The Middle East Channel

IAEA report expected to confirm Iranian nuclear arms research

IAEA report expected to confirm Iran nuclear arms research The United Nation’s International Atomic Energy Agency is set to release a report this week evaluating the status of Iran’s nuclear capabilities showing that Iran is within reach of attaining a nuclear weapon. According to U.S. officials the report will confirm suspicions that Iran continued nuclear ...

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IAEA report expected to confirm Iran nuclear arms research

The United Nation’s International Atomic Energy Agency is set to release a report this week evaluating the status of Iran’s nuclear capabilities showing that Iran is within reach of attaining a nuclear weapon. According to U.S. officials the report will confirm suspicions that Iran continued nuclear arms research after 2003, when pressure to halt experiments was heightened. While Iran’s Foreign Minister Ali Akbar Salehi maintained the reports are based on “counterfeit” claims asserting the nuclear program is solely for peaceful purposes, Iranian President Mahmoud Ahmadinejad stated Iran’s military technology is advancing to be on par with Israel and the West. He said, “Yes, we have military capabilities that are different from any other country in the region,” continuing on to say “Iran will not permit [anyone from making] a move against it.” His remarks have come as speculation has increased over a possible Israeli attack on Iran’s nuclear facilities. Israeli President Shimon Peres said an attack is becoming “more and more likely.” Russia responded to this threat stating that a preemptive military strike would be a “very serious mistake fraught with unpredictable consequences.”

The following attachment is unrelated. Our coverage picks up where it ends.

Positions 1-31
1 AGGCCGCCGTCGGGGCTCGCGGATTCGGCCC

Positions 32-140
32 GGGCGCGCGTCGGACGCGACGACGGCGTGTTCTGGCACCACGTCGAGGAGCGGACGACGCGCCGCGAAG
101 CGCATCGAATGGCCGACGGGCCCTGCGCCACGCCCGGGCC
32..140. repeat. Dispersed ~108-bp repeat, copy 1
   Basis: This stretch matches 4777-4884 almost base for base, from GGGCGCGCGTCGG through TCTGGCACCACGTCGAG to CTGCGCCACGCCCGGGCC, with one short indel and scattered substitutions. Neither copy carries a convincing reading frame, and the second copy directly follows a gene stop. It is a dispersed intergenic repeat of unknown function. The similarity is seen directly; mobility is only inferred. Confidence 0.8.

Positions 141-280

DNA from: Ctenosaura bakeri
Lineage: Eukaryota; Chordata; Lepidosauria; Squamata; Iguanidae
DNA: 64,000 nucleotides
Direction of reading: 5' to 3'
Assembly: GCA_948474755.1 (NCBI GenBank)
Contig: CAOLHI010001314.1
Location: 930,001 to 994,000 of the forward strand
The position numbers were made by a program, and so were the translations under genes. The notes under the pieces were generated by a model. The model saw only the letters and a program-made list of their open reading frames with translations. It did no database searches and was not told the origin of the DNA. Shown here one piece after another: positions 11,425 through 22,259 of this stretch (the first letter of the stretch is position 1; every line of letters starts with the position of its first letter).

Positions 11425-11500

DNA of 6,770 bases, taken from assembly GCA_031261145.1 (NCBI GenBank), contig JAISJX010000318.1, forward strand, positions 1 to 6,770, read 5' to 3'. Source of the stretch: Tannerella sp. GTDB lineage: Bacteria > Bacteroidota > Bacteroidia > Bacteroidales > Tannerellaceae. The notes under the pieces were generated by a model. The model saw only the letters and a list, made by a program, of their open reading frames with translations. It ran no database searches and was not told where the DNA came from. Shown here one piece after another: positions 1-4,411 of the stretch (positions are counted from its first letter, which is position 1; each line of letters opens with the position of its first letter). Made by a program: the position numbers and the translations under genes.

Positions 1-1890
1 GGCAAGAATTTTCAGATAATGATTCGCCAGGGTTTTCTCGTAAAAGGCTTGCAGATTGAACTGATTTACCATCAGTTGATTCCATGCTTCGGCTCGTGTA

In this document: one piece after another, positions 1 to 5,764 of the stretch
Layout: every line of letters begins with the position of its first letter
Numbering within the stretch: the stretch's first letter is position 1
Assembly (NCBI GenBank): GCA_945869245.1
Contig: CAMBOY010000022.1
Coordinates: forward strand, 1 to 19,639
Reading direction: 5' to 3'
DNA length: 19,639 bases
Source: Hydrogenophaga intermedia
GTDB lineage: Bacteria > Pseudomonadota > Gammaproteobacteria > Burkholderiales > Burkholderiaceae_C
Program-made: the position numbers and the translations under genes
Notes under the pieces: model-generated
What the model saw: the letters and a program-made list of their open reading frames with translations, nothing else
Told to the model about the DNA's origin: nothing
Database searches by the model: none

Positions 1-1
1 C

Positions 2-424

Headlines  

Daily Snapshot

Thousands of Muslim pilgrims arrive to throw pebbles at pillars during the ‘Jamarat’ ritual, the stoning of Satan, in Mina near the holy city of Mecca, on November 6, 2011. Pilgrims pelt pillars symbolising the devil with pebbles to show their defiance on the third day of the hajj as Muslims worldwide mark the Eid al-Adha or the Feast of the Sacrifice, marking the end of the hajj pilgrimage to Mecca and commemorating Abraham’s willingness to sacrifice his son Ismail on God’s command (FAYEZ NURELDINE/AFP/Getty Images). 

Arguments and Analysis

‘Why the past is crucial to Egypt’s future’ (Michael Wahid Hanna, The Cairo Review)